** Company sees Q4 adj. loss per share at $1.15 compared with analysts expectations of 60 cents

** Cuts its quarterly dividend to $0.01/share from $0.05/share (Full Story)

** Expects Q4 adj. EBITDA to be -$25 mln, which excludes about $225 mln of estimated restructuring and other charges, compared with analysts’ EBITDA est. of $83.98 – Refinitiv IBES data

** Company also lowers its 2020 spending forecast to $875 mln from $950 mln

** Says it plans to “indefinitely idle a significant portion” of its operations at its Great Lakes Works facility near Detroit

** Company will issue Worker Adjustment and Retraining Notification Act notices to about 1,545 employees at the facility (Full Story)

** While steel markets in North America are recovering, Europe and Tubular segments remain weak – company

** Up to Thursday’s close, stock had fallen ~27% this year compared with ~18% gain in the S&P 400 materials index .SPMDCM

US steel was supposed to get a boost from President Trump’s 25% tariff on steel imports, but that has since backfired as steel prices continue to drop, and a manufacturing recession continues to deepen. 

So the question remains, with US Steel shares turning lower into 2020 – does that mean S&P500 priced in a monster rebound in growth that may not happen?  If so, that could mean the Fed’s ‘Not QE’ has helped fueled a blow off top in stocks. 

Source: ZeroHedge

Diesel Demand Slump Signals Year Long Manufacturing Recession Is Still Raging

The U.S. economy is decelerating into an election year and could print below-trend growth by 2H20.

Manufacturing, employment, and inflation have all been in downturns for one year, hence why the Federal Reserve has been quick to slash interest rates, as President Trump has been begging for negative interest rates, quantitative easing, and emergency tax cuts.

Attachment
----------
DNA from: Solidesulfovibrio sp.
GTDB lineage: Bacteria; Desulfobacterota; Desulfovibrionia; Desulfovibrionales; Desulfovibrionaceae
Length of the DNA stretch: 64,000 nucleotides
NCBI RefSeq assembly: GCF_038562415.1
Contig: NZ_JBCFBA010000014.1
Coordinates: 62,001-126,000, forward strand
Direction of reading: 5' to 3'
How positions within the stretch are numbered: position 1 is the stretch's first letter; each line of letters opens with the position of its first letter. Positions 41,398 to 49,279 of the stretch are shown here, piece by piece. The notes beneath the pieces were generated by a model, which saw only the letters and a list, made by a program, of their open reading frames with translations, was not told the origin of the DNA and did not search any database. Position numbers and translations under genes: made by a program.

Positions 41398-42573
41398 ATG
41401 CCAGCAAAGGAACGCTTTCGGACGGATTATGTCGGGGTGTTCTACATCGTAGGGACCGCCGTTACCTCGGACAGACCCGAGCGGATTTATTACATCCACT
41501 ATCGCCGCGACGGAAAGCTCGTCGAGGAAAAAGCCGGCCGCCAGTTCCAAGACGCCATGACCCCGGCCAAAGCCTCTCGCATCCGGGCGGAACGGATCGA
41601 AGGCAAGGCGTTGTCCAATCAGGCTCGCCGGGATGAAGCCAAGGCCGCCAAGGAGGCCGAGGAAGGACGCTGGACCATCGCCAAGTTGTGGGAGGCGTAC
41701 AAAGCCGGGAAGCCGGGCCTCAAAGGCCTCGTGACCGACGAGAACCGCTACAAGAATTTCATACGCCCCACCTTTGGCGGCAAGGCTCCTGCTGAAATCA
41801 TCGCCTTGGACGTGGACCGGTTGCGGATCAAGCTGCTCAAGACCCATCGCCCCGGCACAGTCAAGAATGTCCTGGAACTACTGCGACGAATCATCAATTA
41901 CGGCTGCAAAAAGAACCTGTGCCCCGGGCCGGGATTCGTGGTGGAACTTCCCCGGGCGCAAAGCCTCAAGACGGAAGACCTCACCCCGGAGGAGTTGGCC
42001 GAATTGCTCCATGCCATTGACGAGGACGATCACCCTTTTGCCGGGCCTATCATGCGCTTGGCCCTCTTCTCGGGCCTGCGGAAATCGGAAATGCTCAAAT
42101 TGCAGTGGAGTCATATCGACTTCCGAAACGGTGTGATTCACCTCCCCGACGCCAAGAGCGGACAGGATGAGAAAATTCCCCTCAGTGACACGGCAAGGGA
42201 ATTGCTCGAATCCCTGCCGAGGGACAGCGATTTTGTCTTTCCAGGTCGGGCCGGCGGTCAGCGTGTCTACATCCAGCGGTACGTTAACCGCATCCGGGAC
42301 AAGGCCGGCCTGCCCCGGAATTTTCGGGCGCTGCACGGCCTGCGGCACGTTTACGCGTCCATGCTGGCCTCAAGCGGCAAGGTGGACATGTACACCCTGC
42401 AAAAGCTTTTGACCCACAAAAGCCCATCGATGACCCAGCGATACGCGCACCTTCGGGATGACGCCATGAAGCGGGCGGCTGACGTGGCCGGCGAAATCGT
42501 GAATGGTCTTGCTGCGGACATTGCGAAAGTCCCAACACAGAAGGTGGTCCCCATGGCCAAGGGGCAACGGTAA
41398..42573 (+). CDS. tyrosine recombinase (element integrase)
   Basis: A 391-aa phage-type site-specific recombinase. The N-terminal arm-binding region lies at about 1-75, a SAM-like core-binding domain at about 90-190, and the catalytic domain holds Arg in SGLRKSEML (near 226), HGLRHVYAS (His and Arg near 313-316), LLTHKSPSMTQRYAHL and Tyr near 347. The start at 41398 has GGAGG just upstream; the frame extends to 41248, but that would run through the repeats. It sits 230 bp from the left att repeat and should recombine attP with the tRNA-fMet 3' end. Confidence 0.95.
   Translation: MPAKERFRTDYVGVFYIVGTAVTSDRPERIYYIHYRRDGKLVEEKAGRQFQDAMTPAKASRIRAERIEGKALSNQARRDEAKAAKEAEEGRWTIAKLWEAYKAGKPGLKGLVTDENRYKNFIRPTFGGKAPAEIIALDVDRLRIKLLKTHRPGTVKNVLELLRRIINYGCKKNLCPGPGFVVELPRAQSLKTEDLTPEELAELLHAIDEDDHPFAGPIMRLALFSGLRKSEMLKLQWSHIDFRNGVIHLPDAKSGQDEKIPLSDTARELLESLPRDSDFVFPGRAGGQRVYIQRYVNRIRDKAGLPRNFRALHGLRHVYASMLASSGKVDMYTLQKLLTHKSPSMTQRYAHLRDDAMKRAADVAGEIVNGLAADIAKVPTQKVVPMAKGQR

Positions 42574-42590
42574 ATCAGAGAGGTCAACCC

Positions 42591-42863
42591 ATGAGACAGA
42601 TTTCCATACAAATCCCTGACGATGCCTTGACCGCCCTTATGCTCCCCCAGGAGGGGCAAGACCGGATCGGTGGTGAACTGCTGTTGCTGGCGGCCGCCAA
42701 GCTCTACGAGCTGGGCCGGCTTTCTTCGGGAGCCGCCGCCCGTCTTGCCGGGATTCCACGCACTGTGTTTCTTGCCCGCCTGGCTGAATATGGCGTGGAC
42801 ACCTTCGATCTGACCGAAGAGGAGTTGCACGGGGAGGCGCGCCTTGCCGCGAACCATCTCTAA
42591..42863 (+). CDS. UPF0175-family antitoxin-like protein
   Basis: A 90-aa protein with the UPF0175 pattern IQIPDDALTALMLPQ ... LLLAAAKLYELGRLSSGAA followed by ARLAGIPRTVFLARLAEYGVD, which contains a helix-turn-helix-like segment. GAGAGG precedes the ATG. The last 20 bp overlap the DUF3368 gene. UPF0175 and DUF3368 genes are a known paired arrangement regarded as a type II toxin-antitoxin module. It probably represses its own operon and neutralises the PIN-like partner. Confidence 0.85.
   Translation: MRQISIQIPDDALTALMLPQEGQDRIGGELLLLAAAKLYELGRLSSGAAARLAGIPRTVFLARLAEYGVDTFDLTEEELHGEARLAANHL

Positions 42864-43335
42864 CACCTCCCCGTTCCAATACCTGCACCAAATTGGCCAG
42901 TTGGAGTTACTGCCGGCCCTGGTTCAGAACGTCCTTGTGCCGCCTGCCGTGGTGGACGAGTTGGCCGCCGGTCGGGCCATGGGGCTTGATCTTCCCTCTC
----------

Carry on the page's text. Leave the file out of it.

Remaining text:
New data from Reuters’ John Kemp shows how manufacturing continues to decelerate into year-end as there’s little evidence that growth will trough and zoom higher in early 2020.

Kemp says waning diesel consumption is a significant warning sign of manufacturing output continuing to contract and volume of freight plunging. These factors have put downward pressure on spot oil prices.

U.S. Energy Information Administration (EIA) data shows consumption of diesel was down 3% in Q3 versus a year earlier.

Kemp notes that diesel is used by “trucking firms, railroads, manufacturers, construction firms, oil and gas drillers, and farmers, so diesel consumption is tightly coupled with the manufacturing cycle.”

He said the drop in diesel consumption relative to gasoline shows that the manufacturing recession is worsening as the consumer is generating slower growth.

Consumption growth of diesel has plunged across the world.

Manufacturing downturns in China, India, Europe, South America, and the U.S. have contributed to declining demand.

As the global economy decelerates into 2020, diesel demand will continue to decline, forcing oversupplied conditions and lower prices.

Source: ZeroHedge

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Major Freight Carrier Bankrupted, Leaving 3,000 Truckers Jobless, Many Stranded On Highways